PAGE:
The Patterns, Sources, and Implications of Rapid Church Growth within International Seventh-day Adventism: Applying and Testing Stark’s Revised General Model

New religious groups are formed frequently – there are probably hundreds per year around the globe. However, most of these come to nothing, for only a tiny fraction of them grow to any extent over time. Moreover, most of these, including most of those that become prominent denominations, eventually stagnate and then decline. The key factors which determine growth, stagnation, and decline are naturally a matter of concern for researchers. However, Dean Kelley has remarked that such studies have typically focused on mainline denominations, all of which are stagnating or in decline, while “a whole wing of the spectrum of religious behavior in this country – by far the most interesting and informative – has been left out” [1979: 334]. Ironically, the latter are those which have been growing most rapidly:

“…the denominations that have continued to grow are not well known to our researchers and are not viewed by them with the same degree of understanding, identification, empathy that they feel for the denominations they know better. Such religious groups are, to some degree, just not terra incognita to the well-trained, perceptive researchers of this company, but terra aliena. They just don’t ‘dig’ the Assemblies of God, the Jehovah’s Witnesses, the Seventh-Day [stet] Adventists, the Mormons… I am proposing that [we] entertain the notion that such groups may be doing something right” [Kelley, 1979, 334-335].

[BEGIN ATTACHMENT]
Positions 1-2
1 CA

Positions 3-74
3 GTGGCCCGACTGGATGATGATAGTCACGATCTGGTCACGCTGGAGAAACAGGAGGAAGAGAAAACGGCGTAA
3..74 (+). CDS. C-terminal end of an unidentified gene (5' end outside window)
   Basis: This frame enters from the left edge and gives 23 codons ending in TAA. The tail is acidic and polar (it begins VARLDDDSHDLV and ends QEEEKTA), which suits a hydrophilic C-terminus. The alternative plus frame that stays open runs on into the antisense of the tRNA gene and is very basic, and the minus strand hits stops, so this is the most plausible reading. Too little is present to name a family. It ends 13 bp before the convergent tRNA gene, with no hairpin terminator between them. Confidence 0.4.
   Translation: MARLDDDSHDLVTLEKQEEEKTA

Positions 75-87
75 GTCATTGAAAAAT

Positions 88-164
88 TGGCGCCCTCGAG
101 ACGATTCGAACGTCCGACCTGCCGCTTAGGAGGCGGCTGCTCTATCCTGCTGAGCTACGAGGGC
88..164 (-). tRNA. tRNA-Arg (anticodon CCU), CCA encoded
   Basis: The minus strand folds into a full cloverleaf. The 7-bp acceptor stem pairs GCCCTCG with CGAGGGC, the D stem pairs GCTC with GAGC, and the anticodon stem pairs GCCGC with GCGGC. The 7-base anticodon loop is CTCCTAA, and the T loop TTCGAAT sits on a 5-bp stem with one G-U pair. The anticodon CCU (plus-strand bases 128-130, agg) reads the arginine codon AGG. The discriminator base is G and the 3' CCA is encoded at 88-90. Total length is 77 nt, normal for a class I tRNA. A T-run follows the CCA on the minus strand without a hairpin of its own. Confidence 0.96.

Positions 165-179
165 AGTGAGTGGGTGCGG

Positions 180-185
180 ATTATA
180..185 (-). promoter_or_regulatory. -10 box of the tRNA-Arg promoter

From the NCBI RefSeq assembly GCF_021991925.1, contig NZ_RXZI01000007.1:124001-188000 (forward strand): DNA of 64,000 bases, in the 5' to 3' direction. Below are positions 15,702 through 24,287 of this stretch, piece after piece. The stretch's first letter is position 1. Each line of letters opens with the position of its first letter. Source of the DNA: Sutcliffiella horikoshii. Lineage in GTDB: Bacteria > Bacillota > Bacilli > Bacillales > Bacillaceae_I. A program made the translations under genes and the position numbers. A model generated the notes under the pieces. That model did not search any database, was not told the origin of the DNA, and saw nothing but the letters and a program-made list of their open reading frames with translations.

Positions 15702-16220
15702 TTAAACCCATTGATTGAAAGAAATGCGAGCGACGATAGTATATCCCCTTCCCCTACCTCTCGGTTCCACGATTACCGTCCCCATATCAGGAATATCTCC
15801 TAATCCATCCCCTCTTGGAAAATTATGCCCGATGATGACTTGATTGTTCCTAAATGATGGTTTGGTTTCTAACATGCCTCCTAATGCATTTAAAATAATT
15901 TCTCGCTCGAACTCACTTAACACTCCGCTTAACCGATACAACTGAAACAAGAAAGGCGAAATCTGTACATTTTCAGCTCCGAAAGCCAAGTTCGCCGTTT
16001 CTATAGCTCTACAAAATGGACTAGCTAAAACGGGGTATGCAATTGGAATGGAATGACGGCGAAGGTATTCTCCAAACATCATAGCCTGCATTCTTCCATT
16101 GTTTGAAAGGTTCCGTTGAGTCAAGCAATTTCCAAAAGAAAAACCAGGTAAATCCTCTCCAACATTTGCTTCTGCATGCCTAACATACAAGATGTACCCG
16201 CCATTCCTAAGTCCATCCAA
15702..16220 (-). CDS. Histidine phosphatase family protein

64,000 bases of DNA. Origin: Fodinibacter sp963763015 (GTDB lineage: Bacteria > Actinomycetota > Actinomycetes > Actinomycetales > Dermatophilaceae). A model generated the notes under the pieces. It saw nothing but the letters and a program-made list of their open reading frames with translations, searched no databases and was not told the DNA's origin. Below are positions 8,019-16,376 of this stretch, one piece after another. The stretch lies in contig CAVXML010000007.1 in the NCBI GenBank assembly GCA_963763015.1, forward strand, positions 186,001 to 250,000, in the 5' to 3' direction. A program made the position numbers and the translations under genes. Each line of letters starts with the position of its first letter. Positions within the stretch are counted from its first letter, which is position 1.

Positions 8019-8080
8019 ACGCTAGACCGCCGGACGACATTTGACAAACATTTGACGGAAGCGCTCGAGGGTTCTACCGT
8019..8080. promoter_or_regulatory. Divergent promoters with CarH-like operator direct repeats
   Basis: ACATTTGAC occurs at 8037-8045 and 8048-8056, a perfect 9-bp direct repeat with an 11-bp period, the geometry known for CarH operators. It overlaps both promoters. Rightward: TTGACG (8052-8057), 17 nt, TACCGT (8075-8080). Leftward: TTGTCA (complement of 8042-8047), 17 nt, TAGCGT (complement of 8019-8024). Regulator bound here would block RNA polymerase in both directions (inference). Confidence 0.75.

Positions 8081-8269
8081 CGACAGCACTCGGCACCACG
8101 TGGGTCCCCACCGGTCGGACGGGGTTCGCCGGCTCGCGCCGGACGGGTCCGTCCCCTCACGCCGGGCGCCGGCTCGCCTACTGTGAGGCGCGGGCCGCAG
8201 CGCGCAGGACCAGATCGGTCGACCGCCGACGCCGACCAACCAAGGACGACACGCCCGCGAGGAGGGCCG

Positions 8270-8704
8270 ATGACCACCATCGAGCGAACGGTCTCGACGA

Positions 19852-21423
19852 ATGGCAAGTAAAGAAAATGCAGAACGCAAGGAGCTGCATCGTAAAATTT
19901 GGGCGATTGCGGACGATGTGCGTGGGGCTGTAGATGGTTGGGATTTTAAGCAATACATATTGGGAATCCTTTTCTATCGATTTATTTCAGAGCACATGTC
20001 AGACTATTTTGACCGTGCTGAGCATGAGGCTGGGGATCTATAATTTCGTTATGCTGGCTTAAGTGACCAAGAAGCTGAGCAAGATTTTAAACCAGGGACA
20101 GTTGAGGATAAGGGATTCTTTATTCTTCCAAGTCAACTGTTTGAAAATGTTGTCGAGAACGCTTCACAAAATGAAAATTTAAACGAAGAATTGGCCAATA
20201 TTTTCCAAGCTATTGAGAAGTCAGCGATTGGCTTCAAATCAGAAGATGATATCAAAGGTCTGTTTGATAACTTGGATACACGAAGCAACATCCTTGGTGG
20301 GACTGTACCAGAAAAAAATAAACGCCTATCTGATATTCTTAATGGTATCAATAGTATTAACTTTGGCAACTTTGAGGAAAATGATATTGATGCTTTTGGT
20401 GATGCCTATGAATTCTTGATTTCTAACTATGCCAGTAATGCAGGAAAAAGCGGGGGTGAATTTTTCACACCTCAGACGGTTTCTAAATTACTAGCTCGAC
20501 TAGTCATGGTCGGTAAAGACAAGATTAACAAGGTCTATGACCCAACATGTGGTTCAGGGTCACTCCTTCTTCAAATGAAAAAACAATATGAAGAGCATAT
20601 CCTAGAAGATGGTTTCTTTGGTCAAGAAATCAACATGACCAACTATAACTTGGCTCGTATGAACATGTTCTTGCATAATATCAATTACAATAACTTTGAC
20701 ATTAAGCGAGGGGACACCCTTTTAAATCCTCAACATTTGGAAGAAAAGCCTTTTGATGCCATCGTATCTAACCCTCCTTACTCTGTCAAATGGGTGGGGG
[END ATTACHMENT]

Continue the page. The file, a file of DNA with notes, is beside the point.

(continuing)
Paper presented at the National Conference of the Association of Adventist Forums, March 1996, and at the Meeting of the Society for the Scientific Study of Religion, Nashville, November 1996.
Click here for a PDF version of this paper: Rapid Church Growth – Stark's Model

Stark (1996) argues that Kelley’s criticism is still correct. Having posited a “revised general model” (summarized in the Appendix below) of why religious movements succeed and fail, he urged that it be tested through application to case studies. He has already completed studies of two of the most rapidly growing groups, Jehovah’s Witnesses and Mormons, and has urged other researchers to extend the test further. This paper applies the model to Seventh-day Adventists. Adventists are an excellent case to place beside the Jehovah’s Witnesses and Mormons. All three originated in the U.S., and arose from rather similar milieus. Indeed, the Witnesses may be seen as extended kin of the Adventists [Lawson, 1995: 351-352]. All three see themselves called by God to spread their faiths throughout the world, and have been expanding globally at a rapid pace.

Research Methods